The Blackening Brittlegill might seem pretty unique then, except that the mycological world is never that simple and the world of russulas even less so. In fact, there are a number of other species that blacken and desiccate in much the same way. The Fungi of Temperate Europe (2019) refers to them collectively under the category of ‘charred russulas’, and lists Russula adusta, Russula densifolia, Russula albonigra and Russula anthracina.
The British Mycological Society website includes common names for some of these: R. anthracina is the Coal Brittlegill, in obvious reference to its colour, while R. adusta is the Winecork Brittlegill, as it reputedly smells of empty wine barrels. R. densifolia is the Crowded Brittlegill, due to its tightly packed gills – something which distinguishes it from the Blackening Brittlegill, which has unusually widely spaced ones. When it comes to the taste test, R. acrifolia has hot peppery gills, earning it the memorable title of the Hotlips Brittlegill.
Other features distinguishing these various species include the way the inner flesh colour transforms from their original white when a fresh mushroom is cut in half: R. adusta, R. densifolia and R. nigricans for example turn red then black, while R. anthracina goes straight to brownish black.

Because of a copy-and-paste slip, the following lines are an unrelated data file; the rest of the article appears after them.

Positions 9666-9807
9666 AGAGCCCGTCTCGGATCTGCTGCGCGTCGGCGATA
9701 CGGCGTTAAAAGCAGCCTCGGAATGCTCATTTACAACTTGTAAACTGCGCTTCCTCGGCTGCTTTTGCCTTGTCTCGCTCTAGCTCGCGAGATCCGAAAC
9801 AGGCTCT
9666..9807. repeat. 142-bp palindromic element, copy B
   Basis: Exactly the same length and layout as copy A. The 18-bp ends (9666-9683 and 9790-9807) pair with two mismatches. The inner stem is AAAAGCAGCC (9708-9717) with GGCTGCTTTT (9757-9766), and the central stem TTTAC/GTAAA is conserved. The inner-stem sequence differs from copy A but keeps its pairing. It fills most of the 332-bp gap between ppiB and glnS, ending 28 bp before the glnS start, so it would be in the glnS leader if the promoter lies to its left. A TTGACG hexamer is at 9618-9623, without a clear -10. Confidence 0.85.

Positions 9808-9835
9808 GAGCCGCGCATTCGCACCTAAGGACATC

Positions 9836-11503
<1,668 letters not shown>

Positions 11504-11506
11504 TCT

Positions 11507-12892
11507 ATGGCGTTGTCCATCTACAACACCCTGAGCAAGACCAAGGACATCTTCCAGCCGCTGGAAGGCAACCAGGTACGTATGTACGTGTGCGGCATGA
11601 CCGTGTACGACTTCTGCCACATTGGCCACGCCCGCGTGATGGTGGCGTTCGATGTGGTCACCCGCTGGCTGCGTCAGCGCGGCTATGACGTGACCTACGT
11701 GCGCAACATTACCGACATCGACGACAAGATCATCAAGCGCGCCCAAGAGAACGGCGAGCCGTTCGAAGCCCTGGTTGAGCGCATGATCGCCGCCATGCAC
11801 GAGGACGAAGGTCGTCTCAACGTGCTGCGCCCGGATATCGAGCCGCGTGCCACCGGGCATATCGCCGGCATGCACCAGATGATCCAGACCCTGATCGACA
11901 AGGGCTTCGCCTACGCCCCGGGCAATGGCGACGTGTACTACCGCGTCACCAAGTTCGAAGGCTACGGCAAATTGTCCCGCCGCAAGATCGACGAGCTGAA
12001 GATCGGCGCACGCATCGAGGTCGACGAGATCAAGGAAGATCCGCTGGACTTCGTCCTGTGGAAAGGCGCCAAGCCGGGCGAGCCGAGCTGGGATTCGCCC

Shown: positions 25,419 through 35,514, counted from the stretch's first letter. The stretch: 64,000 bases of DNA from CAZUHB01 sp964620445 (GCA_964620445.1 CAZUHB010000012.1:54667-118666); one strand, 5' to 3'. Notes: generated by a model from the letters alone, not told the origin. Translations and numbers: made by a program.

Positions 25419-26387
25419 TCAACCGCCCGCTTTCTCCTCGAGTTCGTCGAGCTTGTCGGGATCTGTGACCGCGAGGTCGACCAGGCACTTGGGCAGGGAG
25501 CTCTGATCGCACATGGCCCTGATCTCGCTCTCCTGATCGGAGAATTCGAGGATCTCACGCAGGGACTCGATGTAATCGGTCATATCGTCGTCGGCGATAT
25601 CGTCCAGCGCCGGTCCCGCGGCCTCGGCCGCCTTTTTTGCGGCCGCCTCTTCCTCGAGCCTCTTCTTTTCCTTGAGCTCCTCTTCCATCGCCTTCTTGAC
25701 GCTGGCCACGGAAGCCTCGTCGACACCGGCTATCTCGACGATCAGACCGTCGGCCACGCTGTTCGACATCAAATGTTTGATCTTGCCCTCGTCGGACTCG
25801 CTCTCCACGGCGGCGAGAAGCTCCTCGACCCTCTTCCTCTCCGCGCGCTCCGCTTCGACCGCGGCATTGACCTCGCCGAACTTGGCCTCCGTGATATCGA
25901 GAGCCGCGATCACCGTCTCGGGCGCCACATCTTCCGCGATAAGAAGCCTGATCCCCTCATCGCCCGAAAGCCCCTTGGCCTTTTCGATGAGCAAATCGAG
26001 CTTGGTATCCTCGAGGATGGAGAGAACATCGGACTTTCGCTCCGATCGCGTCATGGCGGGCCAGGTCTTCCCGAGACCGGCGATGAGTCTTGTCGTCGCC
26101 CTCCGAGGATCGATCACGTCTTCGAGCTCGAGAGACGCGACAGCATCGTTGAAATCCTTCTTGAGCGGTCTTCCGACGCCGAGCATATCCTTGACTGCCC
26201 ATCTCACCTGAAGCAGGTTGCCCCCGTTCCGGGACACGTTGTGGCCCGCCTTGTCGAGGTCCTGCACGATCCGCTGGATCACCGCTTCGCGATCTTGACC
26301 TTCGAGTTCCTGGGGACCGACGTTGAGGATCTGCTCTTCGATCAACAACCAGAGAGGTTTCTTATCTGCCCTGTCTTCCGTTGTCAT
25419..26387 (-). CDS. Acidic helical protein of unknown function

But let us not get waylaid by any of this, because the main reason for covering these charred russulas this month is due to the way that these or carbonised cap remnants serve as mini ecosystems in their own right as they persist beyond the initial fruiting stage. Look closely and you’ll see them crawling with near microscopic bugs and larvae, and beyond the scope of the naked eye, they swarm with bacteria and other microfungi. This is the case for many decaying fungal fruitbody, it is true, but the charred russulas also provide the substrate for two more conspicuous species of fungi – the Silky Piggyback and the Powdery Piggyback.
I’ve covered a couple of examples of fungi that specifically grow on other fungi in my previous posts on the Bolete Eater, which forms a fishy-smelling bright yellow mould on certain bolete species, and the Common Tarcrust, which plays host to the tiny orange spheres of Dialonectria episphaeria. There’s also a more obviously mushroom shaped example in the form of the Parasitic Bolete (Pseudoboletus parasiticus), which grows out of or in association with earthballs as part of a relationship that doesn’t seem to be clearly understood.